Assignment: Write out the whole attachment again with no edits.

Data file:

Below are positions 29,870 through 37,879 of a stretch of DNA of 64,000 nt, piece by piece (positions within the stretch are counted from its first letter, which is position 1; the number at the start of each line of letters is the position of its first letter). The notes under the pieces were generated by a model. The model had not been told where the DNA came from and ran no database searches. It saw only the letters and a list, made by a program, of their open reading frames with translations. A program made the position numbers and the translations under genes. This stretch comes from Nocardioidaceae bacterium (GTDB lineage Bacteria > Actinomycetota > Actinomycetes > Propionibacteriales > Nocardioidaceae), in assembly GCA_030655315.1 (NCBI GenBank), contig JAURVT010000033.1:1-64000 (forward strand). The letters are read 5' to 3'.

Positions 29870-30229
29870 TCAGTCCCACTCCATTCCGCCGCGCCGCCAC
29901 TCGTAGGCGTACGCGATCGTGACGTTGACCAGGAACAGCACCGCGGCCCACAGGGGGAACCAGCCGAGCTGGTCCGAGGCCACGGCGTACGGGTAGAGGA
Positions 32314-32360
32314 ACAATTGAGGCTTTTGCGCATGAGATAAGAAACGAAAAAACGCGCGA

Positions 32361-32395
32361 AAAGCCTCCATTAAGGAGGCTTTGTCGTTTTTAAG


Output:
Below are positions 29,870 through 37,879 of a stretch of DNA of 64,000 nt, piece by piece (positions within the stretch are counted from its first letter, which is position 1; the number at the start of each line of letters is the position of its first letter). The notes under the pieces were generated by a model. The model had not been told where the DNA came from and ran no database searches. It saw only the letters and a list, made by a program, of their open reading frames with translations. A program made the position numbers and the translations under genes. This stretch comes from Nocardioidaceae bacterium (GTDB lineage Bacteria > Actinomycetota > Actinomycetes > Propionibacteriales > Nocardioidaceae), in assembly GCA_030655315.1 (NCBI GenBank), contig JAURVT010000033.1:1-64000 (forward strand). The letters are read 5' to 3'.

Positions 29870-30229
29870 TCAGTCCCACTCCATTCCGCCGCGCCGCCAC
29901 TCGTAGGCGTACGCGATCGTGACGTTGACCAGGAACAGCACCGCGGCCCACAGGGGGAACCAGCCGAGCTGGTCCGAGGCCACGGCGTACGGGTAGAGGA
Positions 32314-32360
32314 ACAATTGAGGCTTTTGCGCATGAGATAAGAAACGAAAAAACGCGCGA

Positions 32361-32395
32361 AAAGCCTCCATTAAGGAGGCTTTGTCGTTTTTAAG